One of the first rules that speakers and writers learn is to avoid absolute terms like always, never, nothing … and everything. Heck, parents learn that lesson when their kids get to the earliest ages of reason and turn into miniature Clarence Darrows, where every day is the Scopes trial. Barack Obama fell into that trap in yesterday’s presser while trying to defend himself against charges that the White House has been slow to respond to the Gulf oil spill. He insisted that the government was doing everything possible to mitigate the damage, a point Jake Tapper challenged:
JAKE TAPPER: You say that everything that could be done is being done. But there are those in the region and industry experts who say that’s not true. Governor Jindal obviously had this proposal for a barrier. They say that, if that had been approved when they first asked for it, they would have 10 miles up already. There are fishermen down there who want to work, who want to help, haven’t been trained, haven’t been told to go do so. There are industry experts who say that they’re surprised the tankers haven’t been sent out there to vacuum, as was done in ’93 outside Saudi Arabia. And then, of course, there’s the fact that there are 17 countries that have offered to help, and it’s only been accepted from two countries, Norway and Mexico. How can you say that everything that can be done is being done with all these experts and all these officials saying that’s not true?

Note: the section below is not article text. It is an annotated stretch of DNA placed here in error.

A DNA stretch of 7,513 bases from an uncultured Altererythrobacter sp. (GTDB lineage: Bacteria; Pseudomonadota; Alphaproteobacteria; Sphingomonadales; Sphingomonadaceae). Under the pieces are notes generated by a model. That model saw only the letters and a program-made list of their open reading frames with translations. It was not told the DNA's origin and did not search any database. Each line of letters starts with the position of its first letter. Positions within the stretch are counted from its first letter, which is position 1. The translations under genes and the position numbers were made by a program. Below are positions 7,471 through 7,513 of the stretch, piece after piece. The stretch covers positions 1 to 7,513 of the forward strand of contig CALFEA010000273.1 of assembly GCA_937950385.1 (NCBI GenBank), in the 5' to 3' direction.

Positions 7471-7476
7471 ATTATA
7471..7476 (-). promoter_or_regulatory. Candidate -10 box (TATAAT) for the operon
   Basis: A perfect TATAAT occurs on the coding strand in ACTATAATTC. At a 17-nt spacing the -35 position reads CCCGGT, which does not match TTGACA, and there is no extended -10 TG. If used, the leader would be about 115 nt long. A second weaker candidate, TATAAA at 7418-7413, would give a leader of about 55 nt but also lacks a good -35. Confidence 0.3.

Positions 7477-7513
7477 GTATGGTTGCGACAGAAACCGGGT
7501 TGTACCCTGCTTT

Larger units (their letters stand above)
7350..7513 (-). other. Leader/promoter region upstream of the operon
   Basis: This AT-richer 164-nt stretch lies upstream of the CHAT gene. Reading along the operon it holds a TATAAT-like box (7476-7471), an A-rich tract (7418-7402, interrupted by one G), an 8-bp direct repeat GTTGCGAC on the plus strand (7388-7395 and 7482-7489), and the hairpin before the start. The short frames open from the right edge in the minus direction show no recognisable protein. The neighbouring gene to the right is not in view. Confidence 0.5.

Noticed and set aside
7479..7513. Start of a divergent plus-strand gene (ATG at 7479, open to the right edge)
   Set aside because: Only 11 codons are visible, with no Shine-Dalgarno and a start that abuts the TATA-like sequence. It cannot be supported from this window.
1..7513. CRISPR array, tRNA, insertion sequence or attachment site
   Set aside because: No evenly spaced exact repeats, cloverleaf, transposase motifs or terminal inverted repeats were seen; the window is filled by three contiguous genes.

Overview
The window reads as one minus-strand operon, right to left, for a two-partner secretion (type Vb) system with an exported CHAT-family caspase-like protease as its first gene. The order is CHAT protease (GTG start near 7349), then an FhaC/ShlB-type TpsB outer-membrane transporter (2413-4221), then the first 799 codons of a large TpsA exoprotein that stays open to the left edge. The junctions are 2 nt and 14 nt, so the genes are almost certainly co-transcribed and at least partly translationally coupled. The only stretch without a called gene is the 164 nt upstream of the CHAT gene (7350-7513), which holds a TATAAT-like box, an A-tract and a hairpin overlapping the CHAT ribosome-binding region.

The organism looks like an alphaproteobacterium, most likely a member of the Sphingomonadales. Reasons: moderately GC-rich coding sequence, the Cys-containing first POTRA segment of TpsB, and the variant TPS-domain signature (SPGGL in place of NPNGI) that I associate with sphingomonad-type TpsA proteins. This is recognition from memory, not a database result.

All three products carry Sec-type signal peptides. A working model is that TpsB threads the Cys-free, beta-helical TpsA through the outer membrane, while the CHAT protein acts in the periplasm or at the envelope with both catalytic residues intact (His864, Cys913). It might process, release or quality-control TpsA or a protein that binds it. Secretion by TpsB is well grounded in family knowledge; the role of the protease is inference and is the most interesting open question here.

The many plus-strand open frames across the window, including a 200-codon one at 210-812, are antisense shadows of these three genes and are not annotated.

PRESIDENT OBAMA: Well, let me distinguish between — if the question is, are we doing everything perfectly out there, then the answer is absolutely not. We can always do better.
No, the statement Obama made was that they were doing everything, not everything perfectly. And they’re not, as Jake inconveniently pointed out on national TV. Obama still hasn’t learned to avoid overstatements and hyperbole.
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Illustrations by Chris Muir of Day by Day. Be sure to read the adventures of Sam, Zed, Damon, and Jan every day!